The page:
Humectants also help moisturize the skin by forming steam that gets vented into the air, resulting in a humid and moist atmosphere that helps improve dehydrated skin. Avoid harsh soaps and facial scrubs, especially gritty ones, since they can further irritate the skin. Some products in the market may help seal and moisturize the skin and form a protective barrier to reduce damage from environmental factors.

Heat Rash

Sweat, dust, and heat can clog or block the sweat ducts, leading to a heat rash. This traps perspiration beneath the skin, causing blisters or bumps that can irritate the skin. Heat rash can also lead to very itchy skin. The rash develops from humid or hot weather conditions. Once the heat cools down, the rash usually goes away, but severe forms of heat rash may require medical attention from a skincare expert to rule out skin disorders.

If you sweat a lot, ensure you keep the skin clean by bathing twice daily using anti-bacterial soap or gel and keep the skin dry. If your skin is irritated, you can rub ice cubes to cool it down. Creams also help in clearing the irritation.


Sunburn occurs when the skin is exposed to UV (ultraviolet) rays causing damage to your skin. This causes red patches, and your skin may feel warm to the touch. The skin may flake or peel off after a few days. To avoid sunburn, don’t expose yourself to the sun. Always wear sunscreen with SPF 30 and above on your face, arms, legs, and neck before leaving the house. Ensure you reapply sunscreen every 4 to 5 hours. It is advisable to wear clothes which cover the skin as much as possible such as wide-brimmed hats and long sleeves.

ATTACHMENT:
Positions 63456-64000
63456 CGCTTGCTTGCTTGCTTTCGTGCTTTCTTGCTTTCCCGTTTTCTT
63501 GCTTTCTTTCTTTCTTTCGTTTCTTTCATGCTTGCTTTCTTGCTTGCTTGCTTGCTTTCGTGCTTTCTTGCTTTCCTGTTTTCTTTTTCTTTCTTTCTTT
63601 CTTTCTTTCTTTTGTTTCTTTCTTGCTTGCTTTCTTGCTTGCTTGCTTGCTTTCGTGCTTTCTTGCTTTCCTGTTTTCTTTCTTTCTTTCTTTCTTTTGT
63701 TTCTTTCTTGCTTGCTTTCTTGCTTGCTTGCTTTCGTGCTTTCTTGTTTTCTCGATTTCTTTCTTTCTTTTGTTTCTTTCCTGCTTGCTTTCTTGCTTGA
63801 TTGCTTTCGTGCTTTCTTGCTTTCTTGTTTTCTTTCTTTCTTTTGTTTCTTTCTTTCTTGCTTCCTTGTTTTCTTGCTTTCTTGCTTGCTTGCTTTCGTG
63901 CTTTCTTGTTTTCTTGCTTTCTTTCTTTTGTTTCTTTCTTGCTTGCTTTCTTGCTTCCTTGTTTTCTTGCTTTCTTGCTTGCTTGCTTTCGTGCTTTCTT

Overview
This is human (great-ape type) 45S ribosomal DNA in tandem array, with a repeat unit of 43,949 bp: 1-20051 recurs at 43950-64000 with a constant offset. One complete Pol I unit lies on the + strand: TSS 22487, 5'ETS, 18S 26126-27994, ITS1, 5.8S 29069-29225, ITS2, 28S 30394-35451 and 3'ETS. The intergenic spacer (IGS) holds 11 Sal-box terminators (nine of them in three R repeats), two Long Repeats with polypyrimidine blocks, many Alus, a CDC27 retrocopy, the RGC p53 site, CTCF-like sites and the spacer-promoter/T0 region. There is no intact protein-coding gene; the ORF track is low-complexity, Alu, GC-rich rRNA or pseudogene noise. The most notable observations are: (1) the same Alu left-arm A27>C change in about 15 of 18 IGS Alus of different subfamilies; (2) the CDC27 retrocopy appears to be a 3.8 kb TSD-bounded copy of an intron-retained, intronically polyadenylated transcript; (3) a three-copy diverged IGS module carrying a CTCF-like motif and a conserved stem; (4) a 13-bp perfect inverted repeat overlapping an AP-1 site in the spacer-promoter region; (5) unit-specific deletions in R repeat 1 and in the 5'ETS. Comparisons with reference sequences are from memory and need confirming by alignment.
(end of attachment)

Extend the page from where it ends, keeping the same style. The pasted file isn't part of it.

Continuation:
It can be caused by hot and humid weather or inflammatory skin conditions like acne or eczema. UV rays trigger the production of melanin pigment in the skin’s melanocyte cells. Heat directly affects the skin, causing the blood vessels to dilate, which triggers inflammation. This inflammation causes the melanocytes to produce more pigments leading to hyperpigmentation.

To prevent hyperpigmentation, keep the skin as cool as possible and actively protect your skin from the sun and keep exfoliating it. Check on your diet and get weekly antioxidant protection from your serum. Topical creams do assist in the healing of hyperpigmentation. Severe cases require laser and skin rejuvenation treatments.